Did you always want to be in the entertainment business?
When I graduated from the University of Southern California, I had a boyfriend who knew publicist Alan Nierob of Rogers & Cowan, and he suggested I talk to him. When I walked into Alan's office, he was on the phone with Victoria Principal. Then his assistant came in and said, "Mary Frann [of Newhart] is on the second line." Then Danny Sullivan, the [Indianapolis 500 — winning] race car driver, called. It was clearly an exciting environment.
When you were 31, Peter Chernin, the former head of News Corp. (which owns Twentieth Century Fox Television), asked you to move from the PR side to programming. How did that come about?
In 1995, I had been chosen to make a short presentation about the state of the TV business at a company retreat in Santa Barbara. At the time, I felt we were not real competitors in network television. The studio wasn't prolific; we didn't have much of a brand. I thought, Even if it sounds harsh, I'm going to be very candid. It was my Jerry Maguire moment. When I got back to L.A., Peter Chernin called and asked if I'd be interested in moving into the creative area.
Since then, you've cultivated a reputation as something of a TV Midas. How do you know when you have a hit on your hands?
Typically, I can tell from a pilot script. But a lot of luck goes into the next stage — the casting, who's going to direct, the time slot. When Calista Flockhart read for Ally McBeal, I saw this perfect chemistry between the words on the page and the person who would embody that character. When I got the first e-mail suggesting we cast Zooey Deschanel in New Girl, I thought, That's exactly right. In the pilot of Modern Family, when Cam is holding up the baby with the Lion King theme, it was very clear we had something special.
Any misfires that caught you by surprise?
Journeyman  was an incredibly soulful drama about a guy who traveled back in time, and you watched him fall in love with his wife. It was NBC's highest-testing pilot since ER, but it launched during a tumultuous time at the network [NBC was fourth place in the ratings] and they bailed on it very quickly. It was extremely disappointing.
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You share the title of chairman of Twentieth Century Fox Television with Gary Newman. What's that relationship like?
Gary and I are very different deal makers: I typically respond from my gut; he responds from a more analytical point of view. Our bosses felt our skill sets were very complementary, so they gave us oversight of the studio, which turned into an enormously successful partnership. After 14 years, it's seamless. We've been together longer than many couples!
What have you learned from calling the shots?
You have to make a lot of decisions. Not all of them are going to be perfect. What differentiates leaders is the ability to recover following a mistake. I make mistakes all the time, but I cop to them, apologize, and move on. Contrition is powerful.
Any big regrets?
Letting director David Nutter [The Sopranos, Entourage, Game of Thrones] leave this studio. Warner Brothers made a huge deal with him, and he's been there ever since. I was too bogged down in the particulars of his deal and didn't trust my gut. It taught me a great lesson: When you feel strongly about someone creatively, you have to just go for it.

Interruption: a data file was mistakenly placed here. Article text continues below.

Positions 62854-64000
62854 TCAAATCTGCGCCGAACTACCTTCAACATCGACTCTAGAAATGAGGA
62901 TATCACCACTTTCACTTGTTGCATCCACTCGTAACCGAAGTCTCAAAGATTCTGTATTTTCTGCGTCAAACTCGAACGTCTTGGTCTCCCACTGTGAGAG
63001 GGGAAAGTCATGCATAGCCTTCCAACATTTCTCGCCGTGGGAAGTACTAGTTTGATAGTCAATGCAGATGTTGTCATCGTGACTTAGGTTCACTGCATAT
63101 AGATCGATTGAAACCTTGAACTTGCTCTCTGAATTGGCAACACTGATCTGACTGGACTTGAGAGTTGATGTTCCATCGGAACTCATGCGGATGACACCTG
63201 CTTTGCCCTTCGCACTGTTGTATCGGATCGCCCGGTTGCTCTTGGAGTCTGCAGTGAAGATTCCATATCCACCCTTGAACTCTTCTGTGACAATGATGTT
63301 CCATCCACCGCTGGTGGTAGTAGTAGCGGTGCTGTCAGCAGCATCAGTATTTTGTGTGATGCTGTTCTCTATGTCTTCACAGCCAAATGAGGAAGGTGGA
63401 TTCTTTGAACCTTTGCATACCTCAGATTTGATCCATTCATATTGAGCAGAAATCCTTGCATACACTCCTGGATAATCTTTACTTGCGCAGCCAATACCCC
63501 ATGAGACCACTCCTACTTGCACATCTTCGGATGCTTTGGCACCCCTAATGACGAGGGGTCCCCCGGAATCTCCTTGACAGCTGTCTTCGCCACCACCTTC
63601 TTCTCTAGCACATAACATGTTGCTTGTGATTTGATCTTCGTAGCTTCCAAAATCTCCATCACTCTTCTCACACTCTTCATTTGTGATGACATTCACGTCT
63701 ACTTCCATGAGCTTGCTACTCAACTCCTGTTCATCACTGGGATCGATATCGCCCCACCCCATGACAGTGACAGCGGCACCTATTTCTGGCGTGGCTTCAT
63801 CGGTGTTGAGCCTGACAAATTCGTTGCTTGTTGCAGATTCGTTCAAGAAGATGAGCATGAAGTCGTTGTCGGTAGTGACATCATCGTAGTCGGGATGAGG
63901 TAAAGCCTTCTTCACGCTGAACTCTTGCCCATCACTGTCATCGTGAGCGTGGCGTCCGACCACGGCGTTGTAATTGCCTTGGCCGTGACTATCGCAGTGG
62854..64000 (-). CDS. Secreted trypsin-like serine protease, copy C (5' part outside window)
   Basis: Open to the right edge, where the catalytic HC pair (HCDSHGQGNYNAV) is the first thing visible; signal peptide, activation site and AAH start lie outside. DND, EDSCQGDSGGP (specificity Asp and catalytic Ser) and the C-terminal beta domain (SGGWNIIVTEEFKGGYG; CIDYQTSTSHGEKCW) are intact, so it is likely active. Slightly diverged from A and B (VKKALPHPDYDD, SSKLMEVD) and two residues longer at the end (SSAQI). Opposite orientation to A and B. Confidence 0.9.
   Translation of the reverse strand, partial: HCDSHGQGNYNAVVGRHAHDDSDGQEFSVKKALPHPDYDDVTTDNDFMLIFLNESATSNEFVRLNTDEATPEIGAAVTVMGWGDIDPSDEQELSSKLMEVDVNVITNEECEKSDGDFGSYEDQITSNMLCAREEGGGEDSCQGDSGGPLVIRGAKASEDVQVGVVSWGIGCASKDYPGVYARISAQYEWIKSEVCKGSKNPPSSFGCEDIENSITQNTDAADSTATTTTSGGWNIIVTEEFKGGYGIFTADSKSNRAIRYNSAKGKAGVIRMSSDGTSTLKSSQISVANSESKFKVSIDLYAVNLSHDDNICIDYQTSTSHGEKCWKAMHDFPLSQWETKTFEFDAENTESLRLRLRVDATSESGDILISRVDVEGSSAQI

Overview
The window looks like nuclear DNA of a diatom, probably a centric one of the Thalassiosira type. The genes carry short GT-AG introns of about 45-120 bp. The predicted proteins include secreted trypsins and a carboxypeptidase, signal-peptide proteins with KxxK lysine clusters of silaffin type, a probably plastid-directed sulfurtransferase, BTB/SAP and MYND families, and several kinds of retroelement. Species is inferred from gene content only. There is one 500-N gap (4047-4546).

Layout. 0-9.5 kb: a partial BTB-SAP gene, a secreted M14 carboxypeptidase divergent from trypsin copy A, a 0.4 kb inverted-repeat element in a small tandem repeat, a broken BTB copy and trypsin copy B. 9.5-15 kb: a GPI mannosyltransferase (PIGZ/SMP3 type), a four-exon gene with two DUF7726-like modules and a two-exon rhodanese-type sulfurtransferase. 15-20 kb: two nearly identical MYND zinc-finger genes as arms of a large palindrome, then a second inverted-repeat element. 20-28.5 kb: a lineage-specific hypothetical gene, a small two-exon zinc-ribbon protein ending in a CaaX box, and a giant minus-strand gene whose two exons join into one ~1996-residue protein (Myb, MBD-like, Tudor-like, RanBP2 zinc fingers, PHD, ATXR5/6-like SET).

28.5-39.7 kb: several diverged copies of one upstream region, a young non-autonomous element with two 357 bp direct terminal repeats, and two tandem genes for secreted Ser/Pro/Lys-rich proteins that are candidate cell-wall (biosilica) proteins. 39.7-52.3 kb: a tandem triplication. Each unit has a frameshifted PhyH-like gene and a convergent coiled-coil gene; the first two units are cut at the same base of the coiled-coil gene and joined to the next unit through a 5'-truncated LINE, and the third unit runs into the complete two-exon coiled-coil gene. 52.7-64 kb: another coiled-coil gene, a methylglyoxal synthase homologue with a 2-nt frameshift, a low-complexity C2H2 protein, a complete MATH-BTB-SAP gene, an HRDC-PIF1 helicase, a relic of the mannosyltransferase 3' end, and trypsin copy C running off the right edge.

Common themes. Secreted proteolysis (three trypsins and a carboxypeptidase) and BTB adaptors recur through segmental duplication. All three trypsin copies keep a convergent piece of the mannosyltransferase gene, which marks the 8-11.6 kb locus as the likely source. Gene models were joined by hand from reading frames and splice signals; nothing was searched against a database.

You're married to former Arista Records executive Matt Walden and have two daughters. How do you negotiate such a demanding career with your personal life?
It is the most stressful part of my life. My husband definitely gets the short end of the stick, because [when I come home] it's hard to switch off energy that is stereotypically male and aggressive. I have to remind myself that my husband proposed to a person who was in a very different position than the one I am in now. At a certain point, he deserves a wife — and not the chairman of a studio.
Television is said to be where the creative action in Hollywood is today. Why is that?
Television is a writer's medium. No one is taking your project away to be rewritten by five other people; it's all about the vision of the creator. And the shows are timeless — they're going to be around for a very long time. Future generations will be watching The X-Files, M.A.S.H., and The Simpsons. For filmmakers, crafting characters who have such an incredible relationship with the audience has really made television an appealing place to be.
DANA WALDEN'S TIPS FOR SUCCESS
1. THE TRUTH MAKES AN IMPRESSION: "[Regarding a controversial speech she delivered in 1995 about the state of television] I thought, Even if it sounds harsh, I'm going to be very candid. It was my Jerry Maguire moment."
2. FAILURE IS INEVITABLE — GET OVER IT FAST: "What differentiates leaders is the ability to recover following a mistake... I cop to them, apologize, and move on."
3. DON'T LINGER ON BIG DECISIONS: "[Upon losing a favorite director to another studio] I was too bogged down in the particulars of his deal... When you feel strongly about someone, you just have to go for it."
WALDEN'S SECRET WEAPONS
1. ASICS GEL-KAYANOS: "I run five days a week, and no other shoe gives me the kind of support I've found in this one."
2. FROZEN MINI REESE'S PEANUT BUTTER CUPS: "I have a couple every day in the late afternoon. It feels healthier than drinking coffee."
3. CÉLINE BAG: "I beat my purses up throughout the day — this one tolerates the wear and still looks stylish."
4. MY BLACKBERRY: "I would still rather type e-mails on a keyboard."
5. LAURA MERCIER TINTED MOISTURIZER SPF-20: "A fantastic product that provides great coverage. It's all I wear on weekends."
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